SALT TO THE SEA REVIEW

Set during the Second World War, Salt to the Sea by Ruta Sepetys is an emotional, heartwarming story following thousands of refugees in East Prussia trying to escape to freedom on the Wilhelm Gustloff ship. The story of our main characters, Joana (a Lithuanian nurse), Emilia (a young Polish girl), Florian (a Prussian solider), and Alfred (a German sailor) all intertwine in what can be described as an even more devastating Titanic story. 

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This book, despite the historical fiction genre being outside of my comfort zone, was a joy to read. The chapters were incredibly short which I liked due to the fact that it allowed me to fly through the novel; there were many times in which I told myself “just one more chapter” but I ended up reading multiple. Another aspect which made this a quick read was the suspense surrounding the characters. This story is told through 4 different perspectives, and each of them has secrets which were hinted at but were not explained until later on. Sepetys sure knows how to keep a reader intrigued.

Out of the 4 perspectives, I thoroughly loved 3 of them. Joana is one of the most caring and sensible characters I have ever read. As a nurse you’d expect these traits, but her kindness and concern for others goes above and beyond that of a health professional wanting the best for her patients – she’s with them 24/7 and sees them as family. Joana, in my opinion, is what holds her group of travellers together. She is the one constantly boosting the morale. Despite all of the tough hardships she and the others around her are going through, she takes a positive and intellectual approach to everything which I admire. My heart broke for Emilia; a girl too young to have seen and be apart of all the horrors she has been exposed to. Piecing together her story throughout the novel was almost frustrating because the moment I thought I had sussed her out, a new detail and mystery was revealed. But even though she has enough on her own plate, she too is also such a kind-hearted character to the others. Florian is a confusing one, but at the end of the day has a heart of gold. You never really know what his motives are, but this kept him an interesting character to read about, and he ultimately became my favourite of the book. Other characters who had smaller roles in this story, the shoe poet and the wandering boy just to name a couple, were also a delight to read. They gave depth to this story and offered different circumstances to consider.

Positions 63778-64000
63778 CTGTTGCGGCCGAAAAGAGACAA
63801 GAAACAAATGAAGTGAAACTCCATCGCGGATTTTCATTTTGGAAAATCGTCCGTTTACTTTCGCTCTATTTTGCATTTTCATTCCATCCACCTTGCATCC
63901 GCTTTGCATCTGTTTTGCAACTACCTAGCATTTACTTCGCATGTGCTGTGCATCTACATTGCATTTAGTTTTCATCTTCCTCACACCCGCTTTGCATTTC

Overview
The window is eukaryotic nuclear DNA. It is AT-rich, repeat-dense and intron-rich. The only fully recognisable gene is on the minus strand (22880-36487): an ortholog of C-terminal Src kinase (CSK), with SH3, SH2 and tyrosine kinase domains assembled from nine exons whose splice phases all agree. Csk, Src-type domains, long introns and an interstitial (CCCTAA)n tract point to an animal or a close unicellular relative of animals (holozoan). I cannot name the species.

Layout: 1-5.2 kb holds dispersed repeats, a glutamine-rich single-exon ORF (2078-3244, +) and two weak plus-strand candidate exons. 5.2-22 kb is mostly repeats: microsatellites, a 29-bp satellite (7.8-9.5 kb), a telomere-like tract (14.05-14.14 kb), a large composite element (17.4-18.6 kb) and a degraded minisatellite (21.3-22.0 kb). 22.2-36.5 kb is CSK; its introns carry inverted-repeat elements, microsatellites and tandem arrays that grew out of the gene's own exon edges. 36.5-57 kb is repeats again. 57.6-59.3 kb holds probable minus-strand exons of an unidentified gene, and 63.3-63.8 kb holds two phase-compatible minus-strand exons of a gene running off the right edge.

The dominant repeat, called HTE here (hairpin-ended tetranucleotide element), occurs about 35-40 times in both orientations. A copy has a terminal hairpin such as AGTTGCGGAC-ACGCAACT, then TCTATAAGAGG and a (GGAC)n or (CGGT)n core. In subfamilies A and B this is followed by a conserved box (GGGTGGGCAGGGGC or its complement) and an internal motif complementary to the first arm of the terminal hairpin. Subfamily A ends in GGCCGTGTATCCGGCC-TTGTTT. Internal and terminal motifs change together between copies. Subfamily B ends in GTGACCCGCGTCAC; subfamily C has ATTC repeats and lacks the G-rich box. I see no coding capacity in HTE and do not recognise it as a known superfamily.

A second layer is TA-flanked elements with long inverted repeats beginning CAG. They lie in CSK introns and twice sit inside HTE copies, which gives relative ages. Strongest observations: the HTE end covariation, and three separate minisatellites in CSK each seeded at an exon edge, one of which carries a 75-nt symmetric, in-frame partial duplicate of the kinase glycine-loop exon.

The 4th perspective that is given in this novel is Alfred, and every time I came upon one of his chapters I had to refrain from rolling my eyes. He is not a likeable character; a brainwashed Nazi who believes he is superior to everyone else. But despite not being able to sympathise nor understand his emotions and beliefs, it was a fascinating viewpoint to include. Sepetys wrote him to be unlikable, and she did a great job, especially regarding how he tries to be innocent and liked, however all it does is show how manipulative he really is.

I went into this novel knowing that it would be intense and heart-wrenching like I assume most historical fictions are, but being prepared did not falter the emotions I felt in response to the happenings in this book. The dark and eerie descriptions of the various settings present really complimented the story. Everything was raw and nothing about the brutality of the war was sugarcoated.

My only complaint is that I found the ending of the novel, the letter, to be confusing. I re-read it multiple times and despite having a rough grasp of what it was saying, it was not explicit enough. However a quick google search solved this, and the answer melted my heart. I honestly don’t blame the author for this as it was a genius way to end the novel, but a little more clarification would have been nice.

All in all I fell in love with this story and I am anticipating reading Ruta Sepetys other work. This is a 5 star book which also has me looking forward to exploring more of the historical fiction genre.

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